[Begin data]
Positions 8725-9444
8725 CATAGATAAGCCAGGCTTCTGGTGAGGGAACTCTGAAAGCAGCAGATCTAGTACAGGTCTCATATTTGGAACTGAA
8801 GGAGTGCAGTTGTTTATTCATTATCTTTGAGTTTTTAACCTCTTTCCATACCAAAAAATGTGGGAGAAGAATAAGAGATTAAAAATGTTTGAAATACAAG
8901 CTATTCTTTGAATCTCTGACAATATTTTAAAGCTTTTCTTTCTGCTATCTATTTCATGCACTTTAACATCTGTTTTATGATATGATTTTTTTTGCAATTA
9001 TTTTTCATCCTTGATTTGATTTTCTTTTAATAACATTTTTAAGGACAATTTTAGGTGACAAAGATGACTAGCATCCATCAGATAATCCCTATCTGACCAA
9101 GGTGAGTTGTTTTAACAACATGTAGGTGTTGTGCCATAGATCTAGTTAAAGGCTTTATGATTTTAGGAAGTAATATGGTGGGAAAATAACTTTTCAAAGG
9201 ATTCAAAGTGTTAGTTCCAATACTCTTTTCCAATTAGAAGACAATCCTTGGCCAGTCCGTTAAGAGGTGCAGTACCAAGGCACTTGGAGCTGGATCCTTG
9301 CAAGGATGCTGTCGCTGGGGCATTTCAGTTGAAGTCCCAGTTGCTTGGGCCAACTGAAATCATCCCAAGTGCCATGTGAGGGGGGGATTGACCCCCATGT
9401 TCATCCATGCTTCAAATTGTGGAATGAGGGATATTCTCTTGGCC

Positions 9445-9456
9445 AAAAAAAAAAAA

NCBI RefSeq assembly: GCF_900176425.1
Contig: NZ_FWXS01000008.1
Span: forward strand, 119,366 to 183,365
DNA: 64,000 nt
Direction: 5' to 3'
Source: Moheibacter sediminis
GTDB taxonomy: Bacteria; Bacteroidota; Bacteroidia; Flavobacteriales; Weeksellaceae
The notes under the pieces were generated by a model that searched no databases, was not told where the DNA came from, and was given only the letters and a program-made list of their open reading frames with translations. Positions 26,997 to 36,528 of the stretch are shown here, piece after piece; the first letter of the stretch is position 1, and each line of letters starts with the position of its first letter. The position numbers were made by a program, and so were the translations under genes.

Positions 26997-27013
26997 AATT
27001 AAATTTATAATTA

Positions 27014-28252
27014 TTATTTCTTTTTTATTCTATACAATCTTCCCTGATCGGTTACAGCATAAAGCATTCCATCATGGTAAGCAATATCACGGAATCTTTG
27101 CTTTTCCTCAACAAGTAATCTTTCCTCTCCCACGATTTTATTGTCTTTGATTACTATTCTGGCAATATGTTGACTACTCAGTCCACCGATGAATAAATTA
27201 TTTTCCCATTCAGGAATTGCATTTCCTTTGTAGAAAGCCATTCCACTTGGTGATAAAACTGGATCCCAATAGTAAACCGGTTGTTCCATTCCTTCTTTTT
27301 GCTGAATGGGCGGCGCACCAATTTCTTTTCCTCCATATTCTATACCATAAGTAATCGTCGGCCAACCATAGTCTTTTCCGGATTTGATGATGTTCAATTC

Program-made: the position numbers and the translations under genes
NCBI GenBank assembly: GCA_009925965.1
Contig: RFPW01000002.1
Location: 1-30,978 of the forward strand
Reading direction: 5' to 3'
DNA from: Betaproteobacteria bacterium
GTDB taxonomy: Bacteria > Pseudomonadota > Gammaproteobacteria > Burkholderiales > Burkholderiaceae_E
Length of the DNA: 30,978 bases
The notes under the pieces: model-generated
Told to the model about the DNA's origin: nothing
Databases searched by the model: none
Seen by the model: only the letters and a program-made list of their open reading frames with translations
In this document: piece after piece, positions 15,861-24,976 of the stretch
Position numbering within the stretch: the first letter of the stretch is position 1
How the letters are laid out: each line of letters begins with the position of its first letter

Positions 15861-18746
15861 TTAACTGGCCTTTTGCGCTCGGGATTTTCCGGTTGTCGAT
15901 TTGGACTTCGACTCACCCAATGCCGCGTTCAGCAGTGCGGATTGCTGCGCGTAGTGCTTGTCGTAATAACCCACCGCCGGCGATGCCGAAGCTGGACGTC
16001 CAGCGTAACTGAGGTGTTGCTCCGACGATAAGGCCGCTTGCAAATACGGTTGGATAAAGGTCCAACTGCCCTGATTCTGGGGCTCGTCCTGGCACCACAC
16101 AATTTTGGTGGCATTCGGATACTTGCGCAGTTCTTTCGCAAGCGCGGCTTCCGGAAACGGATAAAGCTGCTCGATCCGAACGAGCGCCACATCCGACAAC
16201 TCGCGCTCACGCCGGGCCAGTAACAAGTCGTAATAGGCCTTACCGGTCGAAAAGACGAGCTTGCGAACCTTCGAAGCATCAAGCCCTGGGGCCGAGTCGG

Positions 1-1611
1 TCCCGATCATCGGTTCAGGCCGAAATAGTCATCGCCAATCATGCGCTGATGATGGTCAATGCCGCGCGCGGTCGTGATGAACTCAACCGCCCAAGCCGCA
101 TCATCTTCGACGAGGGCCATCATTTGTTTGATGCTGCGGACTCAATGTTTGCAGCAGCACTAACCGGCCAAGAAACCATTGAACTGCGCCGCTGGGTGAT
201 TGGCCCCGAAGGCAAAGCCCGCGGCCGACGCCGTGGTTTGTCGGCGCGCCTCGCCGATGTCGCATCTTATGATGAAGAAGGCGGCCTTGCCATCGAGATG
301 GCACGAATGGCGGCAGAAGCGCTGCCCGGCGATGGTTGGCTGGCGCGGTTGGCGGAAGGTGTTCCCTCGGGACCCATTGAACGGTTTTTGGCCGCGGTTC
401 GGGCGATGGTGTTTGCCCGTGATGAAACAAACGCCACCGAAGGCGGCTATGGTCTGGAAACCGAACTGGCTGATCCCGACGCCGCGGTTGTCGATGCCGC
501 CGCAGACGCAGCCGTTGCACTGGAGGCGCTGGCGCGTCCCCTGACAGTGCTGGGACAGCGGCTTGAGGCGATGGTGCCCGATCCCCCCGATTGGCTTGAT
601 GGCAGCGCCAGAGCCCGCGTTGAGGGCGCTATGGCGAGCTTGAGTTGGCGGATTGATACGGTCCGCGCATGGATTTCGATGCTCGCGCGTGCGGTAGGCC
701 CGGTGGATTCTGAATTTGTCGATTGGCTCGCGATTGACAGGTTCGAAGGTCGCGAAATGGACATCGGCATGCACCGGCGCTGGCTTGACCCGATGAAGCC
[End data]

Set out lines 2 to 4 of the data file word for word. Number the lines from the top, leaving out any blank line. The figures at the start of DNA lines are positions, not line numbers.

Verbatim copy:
8725 CATAGATAAGCCAGGCTTCTGGTGAGGGAACTCTGAAAGCAGCAGATCTAGTACAGGTCTCATATTTGGAACTGAA
8801 GGAGTGCAGTTGTTTATTCATTATCTTTGAGTTTTTAACCTCTTTCCATACCAAAAAATGTGGGAGAAGAATAAGAGATTAAAAATGTTTGAAATACAAG
8901 CTATTCTTTGAATCTCTGACAATATTTTAAAGCTTTTCTTTCTGCTATCTATTTCATGCACTTTAACATCTGTTTTATGATATGATTTTTTTTGCAATTA